Within ten years "everything will
have data in it", says Nest CEO

| 3 comments

Tony Fadell portrait

News: every electrical device in the home will be linked to the internet within a decade, according to the CEO of connected home products brand Nest (+ interview).

"I think over the next ten years, everything that has a cord is going to have data in it," said Tony Fadell, head of the company that was bought by Google for $3.2 billion earlier this year.

Nest is aiming to bring "a smartphone sensibility to everyday objects" in the home, according to Fadell. It has so far unveiled a internet-enabled thermostat that learns your heating preferences and can tell when you're at home, and a sensor that can shut down your boiler if it detects carbon monoxide.

"Nest as a company is really about making the conscious home," he said in an exclusive interview with Dezeen. "What we're trying to do is make you, the consumer, aware of what you can do to be conscious about living in your home: more green, more energy, safer."

Nest thermostat
Nest thermostat

He added: "It's about addressing those unloved products in the home and bringing them into the connected world. It’s about being able to give you a product that you like to look at, to have on the wall, that you're proud to look at and don't want to hide away."

However Fadell claims the phrase "the internet of things" is meaningless and is "just a term to get stock prices moving".

"'The internet of things' is a term made by the industry to try to get people buzzing about something that there's no definition of," he said.

Fadell, a former Apple executive, co-founded Nest in 2010. Google's acquisition of the brand was interpreted as a sign of the digital giant's belief that the home will soon be full of smart devices that talk to each other via the internet to make homes more comfortable, safer and cheaper to run.

Nest thermostat smartphone app
Nest thermostat smartphone app

Fadell refused to reveal the home products Nest will unveil next but hinted that anything "that's been unloved since you were a kid" is ripe for a rethink.

"It's about addressing those unloved products in the home and bringing them into the connected world," he said. "It’s about being able to give you a product that you like to look at, to have on the wall, that you're proud to look at and don't want to hide away."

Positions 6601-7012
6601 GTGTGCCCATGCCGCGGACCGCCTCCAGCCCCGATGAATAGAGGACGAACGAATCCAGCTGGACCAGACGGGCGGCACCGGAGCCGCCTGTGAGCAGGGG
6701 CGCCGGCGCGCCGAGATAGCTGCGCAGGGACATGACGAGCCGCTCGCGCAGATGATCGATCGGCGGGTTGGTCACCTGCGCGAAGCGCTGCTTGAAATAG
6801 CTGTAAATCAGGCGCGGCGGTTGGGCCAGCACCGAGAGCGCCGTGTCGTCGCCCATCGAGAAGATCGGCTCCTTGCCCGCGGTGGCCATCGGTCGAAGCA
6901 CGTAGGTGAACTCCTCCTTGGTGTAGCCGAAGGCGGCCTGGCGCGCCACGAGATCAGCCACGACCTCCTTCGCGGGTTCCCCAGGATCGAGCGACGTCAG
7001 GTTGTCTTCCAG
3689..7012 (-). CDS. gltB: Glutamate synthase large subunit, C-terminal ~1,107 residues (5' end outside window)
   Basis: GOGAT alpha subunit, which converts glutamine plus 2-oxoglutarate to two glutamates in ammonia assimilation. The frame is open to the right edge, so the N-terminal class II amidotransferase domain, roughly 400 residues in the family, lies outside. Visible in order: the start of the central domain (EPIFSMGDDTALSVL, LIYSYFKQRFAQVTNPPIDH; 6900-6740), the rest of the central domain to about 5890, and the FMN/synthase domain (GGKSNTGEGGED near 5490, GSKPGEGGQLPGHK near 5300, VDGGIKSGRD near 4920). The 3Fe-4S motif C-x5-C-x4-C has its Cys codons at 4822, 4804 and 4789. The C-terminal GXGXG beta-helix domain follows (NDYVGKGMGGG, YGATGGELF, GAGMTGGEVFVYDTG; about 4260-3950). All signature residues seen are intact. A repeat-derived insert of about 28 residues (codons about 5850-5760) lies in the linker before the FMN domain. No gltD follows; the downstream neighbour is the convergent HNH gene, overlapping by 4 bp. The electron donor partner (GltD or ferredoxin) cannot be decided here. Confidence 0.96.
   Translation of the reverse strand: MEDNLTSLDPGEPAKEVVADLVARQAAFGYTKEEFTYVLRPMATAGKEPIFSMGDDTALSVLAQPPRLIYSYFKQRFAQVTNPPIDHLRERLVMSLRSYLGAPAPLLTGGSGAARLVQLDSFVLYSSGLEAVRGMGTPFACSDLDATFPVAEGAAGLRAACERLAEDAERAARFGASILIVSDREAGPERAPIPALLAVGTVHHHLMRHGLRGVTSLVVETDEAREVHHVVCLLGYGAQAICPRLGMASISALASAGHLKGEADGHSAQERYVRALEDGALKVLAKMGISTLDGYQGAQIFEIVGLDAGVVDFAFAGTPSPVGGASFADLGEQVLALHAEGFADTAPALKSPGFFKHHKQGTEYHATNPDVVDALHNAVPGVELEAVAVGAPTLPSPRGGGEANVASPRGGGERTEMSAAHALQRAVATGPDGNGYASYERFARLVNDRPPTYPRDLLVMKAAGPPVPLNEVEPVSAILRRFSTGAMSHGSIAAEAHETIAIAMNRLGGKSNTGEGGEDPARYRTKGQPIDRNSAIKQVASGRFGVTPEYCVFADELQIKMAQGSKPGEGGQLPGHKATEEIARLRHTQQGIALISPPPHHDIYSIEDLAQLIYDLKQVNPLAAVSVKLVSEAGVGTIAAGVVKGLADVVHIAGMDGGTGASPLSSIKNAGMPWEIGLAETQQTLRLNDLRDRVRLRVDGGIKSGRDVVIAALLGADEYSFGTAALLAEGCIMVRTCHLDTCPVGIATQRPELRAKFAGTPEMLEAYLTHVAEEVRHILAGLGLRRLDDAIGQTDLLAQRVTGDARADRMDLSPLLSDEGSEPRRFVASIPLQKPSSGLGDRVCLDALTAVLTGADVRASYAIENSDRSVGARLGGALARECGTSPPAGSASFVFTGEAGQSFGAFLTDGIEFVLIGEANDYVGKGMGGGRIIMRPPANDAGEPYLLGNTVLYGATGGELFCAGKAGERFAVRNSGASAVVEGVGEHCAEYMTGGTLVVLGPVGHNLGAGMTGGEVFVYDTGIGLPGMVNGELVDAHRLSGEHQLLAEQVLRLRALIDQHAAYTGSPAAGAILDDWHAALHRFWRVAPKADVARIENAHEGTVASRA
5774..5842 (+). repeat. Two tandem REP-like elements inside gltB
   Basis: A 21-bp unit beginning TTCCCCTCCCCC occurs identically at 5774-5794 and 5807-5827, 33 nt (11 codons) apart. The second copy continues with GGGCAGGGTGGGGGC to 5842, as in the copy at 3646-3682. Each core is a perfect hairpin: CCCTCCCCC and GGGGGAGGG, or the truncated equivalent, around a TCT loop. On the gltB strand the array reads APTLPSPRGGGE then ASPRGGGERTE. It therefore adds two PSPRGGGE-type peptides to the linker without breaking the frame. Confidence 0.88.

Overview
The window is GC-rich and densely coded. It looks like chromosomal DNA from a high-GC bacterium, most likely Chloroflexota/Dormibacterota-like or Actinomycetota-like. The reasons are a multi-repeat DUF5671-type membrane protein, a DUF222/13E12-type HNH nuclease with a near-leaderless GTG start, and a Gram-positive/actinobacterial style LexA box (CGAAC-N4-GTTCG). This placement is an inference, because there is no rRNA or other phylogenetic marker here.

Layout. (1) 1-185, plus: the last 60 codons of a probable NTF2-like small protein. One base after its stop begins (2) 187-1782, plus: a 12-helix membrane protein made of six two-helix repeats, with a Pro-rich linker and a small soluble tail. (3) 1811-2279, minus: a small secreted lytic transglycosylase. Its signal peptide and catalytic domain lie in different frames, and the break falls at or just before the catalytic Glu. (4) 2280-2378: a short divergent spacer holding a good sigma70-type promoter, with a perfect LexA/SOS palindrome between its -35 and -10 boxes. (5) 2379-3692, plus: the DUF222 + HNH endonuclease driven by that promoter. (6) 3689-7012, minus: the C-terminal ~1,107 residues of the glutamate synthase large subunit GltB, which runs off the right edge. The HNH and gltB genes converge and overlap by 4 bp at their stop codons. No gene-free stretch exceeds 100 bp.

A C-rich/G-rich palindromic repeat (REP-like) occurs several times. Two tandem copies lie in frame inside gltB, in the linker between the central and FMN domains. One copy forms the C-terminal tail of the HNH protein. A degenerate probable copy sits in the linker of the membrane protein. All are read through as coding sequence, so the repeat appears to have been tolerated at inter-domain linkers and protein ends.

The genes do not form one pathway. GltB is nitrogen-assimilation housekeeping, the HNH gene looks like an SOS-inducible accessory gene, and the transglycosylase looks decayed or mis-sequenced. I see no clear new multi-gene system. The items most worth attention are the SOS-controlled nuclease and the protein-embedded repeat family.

Here's an edited transcript of the interview:


Dan Howarth: Tell me about Nest.

Tony Fadell: Nest as a company is really about making the conscious home. What we're trying to do is make you, the consumer, aware of what you can do to be conscious about living in your home: more green, more energy, safer.

It's about addressing those unloved products in the home and bringing them into the connected world. It’s about being able to give you a product that you like to look at, to have on the wall, that you're proud to look at and don't want to hide away.

But also on the flipside, we’re trying to make the home more conscious of you. So the technology itself that's embedded in the home, it's not in your face like your cellphone or whatever. We try to eliminate the distractions.

Dan Howarth: What products have you brought out?

Tony Fadell: We have the thermostat. It can be wired or wireless and it hooks up to most boiler systems in homes here. Your boiler consumes about 66% of all of your energy that you expend in your home in a year. But only 40 per cent of [UK] homes have thermostats whereas in the US it's 100 per cent.

So we've designed the whole product for the UK. It’s not just about making a beautiful product but taking the largest consumer of energy in your home - your boiler - and giving you something that helps to save energy by learning your habits and not making you programme it to learn.

It can turn itself down when it recognises that you're not there. Or you can use your mobile phone so the temperature will be comfortable when you get home. So that's really what our thermostat is about: taking it out of the realm of what it is today, which is this ugly beige box. It’s incomprehensible - but it's just a switch.